>Revision in 140 characters or fewer

December 10, 2010 at 2:37 pm (Uncategorized)

>My novel experienced a major overhaul today, courtesy of my critique group. This weekend, many of them entered a pitch contest on an agent’s blog. I wanted to join in, but I had a small problem.

I had no pitch.

I’ve heard at conferences before that ever story needs to have a good pitch, or a short plug that you could give if you were in an elevator with an editor. I just never got around to writing my own. This contest in particular wanted a Twitter pitch: 140 characters, maximum. That couldn’t be too hard to write, could it?

An hour later, I still didn’t have my pitch. I had a number of questions, which I decided to use to guide my revisions.

1. Who is the protagonist in my story?
2. What motivates her (or him, but her in this case)?
3. How does this motivation effect the plot?
4. What is the conflict at the heart of my story?
5. Would my reader know the answer to these questions by the end of the first chapter? The first three? The first seven?

Ironically, as I looked over these questions, I realized I did have a pitch after all. I had to boil my story down to its basic elements, the evaluate it. In the process of finalizing my pitch, I got a better look at the imperfections in my story. Now I’m excited to go and make those changes.

Now it’s your turn. Go write a pitch for your novel, whether it’s finished or not. Figure out what’s really going on at the heart of your story. If your story feels slow or your revisions feel stagnant, you could diagnose your problems in 140 characters or fewer.


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Accompanist’s Fingerless Gloves

December 2, 2010 at 1:19 pm (Uncategorized)

Bad circulation and playing piano in cold weather don’t mix. As a knitter, I realized I could remedy that problem by making myself a pair of fingerless gloves. But when I couldn’t find a pattern I liked, I had two choices, give up, or design my own.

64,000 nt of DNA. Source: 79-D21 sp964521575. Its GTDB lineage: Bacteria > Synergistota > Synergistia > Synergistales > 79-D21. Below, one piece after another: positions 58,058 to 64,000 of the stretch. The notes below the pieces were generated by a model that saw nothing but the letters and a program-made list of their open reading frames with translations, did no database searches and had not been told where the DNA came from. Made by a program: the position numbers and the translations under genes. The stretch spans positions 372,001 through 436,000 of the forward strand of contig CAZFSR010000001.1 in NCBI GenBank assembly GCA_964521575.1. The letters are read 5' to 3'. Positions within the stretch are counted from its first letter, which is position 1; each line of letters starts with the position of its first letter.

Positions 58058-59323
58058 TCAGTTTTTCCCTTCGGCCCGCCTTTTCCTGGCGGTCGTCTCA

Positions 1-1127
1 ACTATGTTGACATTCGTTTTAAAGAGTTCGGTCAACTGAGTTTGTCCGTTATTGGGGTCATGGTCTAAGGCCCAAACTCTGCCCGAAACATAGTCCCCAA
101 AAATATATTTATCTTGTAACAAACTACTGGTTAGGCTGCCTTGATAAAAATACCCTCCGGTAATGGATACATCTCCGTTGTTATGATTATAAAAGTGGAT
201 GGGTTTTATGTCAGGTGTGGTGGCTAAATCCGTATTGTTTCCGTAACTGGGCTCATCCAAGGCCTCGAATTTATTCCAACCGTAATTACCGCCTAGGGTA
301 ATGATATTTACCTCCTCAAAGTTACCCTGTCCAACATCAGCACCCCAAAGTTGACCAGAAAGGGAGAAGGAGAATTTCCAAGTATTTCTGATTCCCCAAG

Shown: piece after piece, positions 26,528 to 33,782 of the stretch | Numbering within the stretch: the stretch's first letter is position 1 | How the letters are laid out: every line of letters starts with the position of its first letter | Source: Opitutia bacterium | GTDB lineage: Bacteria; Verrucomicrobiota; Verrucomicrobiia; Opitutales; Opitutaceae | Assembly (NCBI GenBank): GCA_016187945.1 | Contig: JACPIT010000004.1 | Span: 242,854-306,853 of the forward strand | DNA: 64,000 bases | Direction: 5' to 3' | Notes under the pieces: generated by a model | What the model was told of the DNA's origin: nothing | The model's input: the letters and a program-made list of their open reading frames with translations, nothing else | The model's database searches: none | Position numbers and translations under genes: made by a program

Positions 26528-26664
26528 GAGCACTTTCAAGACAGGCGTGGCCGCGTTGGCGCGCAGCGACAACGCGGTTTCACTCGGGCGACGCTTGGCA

The motif on the bottom echoes a “grupetto,” a musical symbol indicating a trill or “turn.” Just like the grupetto adds flair to a line of music, cables add energy and movement to these gloves.
My main source of inspiration was the character Demyx from the Kingdom Hearts video game series. Laid-back and a bit of a slacker, he fits well with the theme: simplicity with a touch of flair. The grupettos on the cuff echo the water he summons to do his dirty work for him.

I’ve left the back of the glove blank to maintain that simplicity, but you are more than welcome to knit the Organization XIII emblem there instead (although I don’t have the pattern for it).
(The second glove and a pair in a Demyx-appropriate color scheme are forthcoming.)
The gauge for this project 6 st or 9 rows to the inch. I achieved this with KP Shadow (a laceweight yarn) on size 2 needles. (The instructions are written for one large circular needle, but you can also use DPNs or two circs). I used two colors—MC and CC—but you can use fewer (or more) at your own discretion. You will also need a tapestry needle, a cable needle, and two buttons.

*C5F means cabling 5 stitches—moving 2 in front of 3. The first and last 2 will be knit in CC.
C2F means cabling 4 stitches, holding the first 2 in front; C2B means cabling 4 with the first 2 in back.

Grupetto cable:
Row 1: Sl p1 [k2 CC] p5 [k2CC] p1 k1
Row 2: Sl k1 [p2 CC] k5 [p2 CC] k1 p1
Row 3: Sl p1 [C2F MC] p1 C2B p1 k1
Row 4: Sl k3 [p2 CC] k1 p2 k3 p1
Row 5: Sl p3 C5F p3 k1
Row 6: Sl k3 [p2 CC] k1 [p2 CC] k3 p1
Row 7: Sl p1 C2B p1 C2B p1 k1
Row 8: Sl k1 [p2 CC] k5 [p2 CC] k1 p1

The cuffs are knit separately; the body of the glove is knitted from stitches you pick up along the edge of the cuff.

Grupetto cuff (make 2):
CO 13 stitches in MC. Knit one set-up row: Sl k1 [p2 CC] k5 [p2 CC] k1 p1
Work in Grupetto Cable pattern for X repeats, or until the cuff is 1” shorter than desired length.

(Start on RS)
Sl p1 [k2 CC] p1. BO 3 st. [k2 CC] p2.
Sl k1 [p2 CC] k1. CO 1 st using cable cast-on. [p2 CC] k2.
Sl p1 [k2 CC] p5 [k2CC] p1 k1
Sl k1 [p2 CC] k5 [p2 CC] k1 p1
Bind off in MC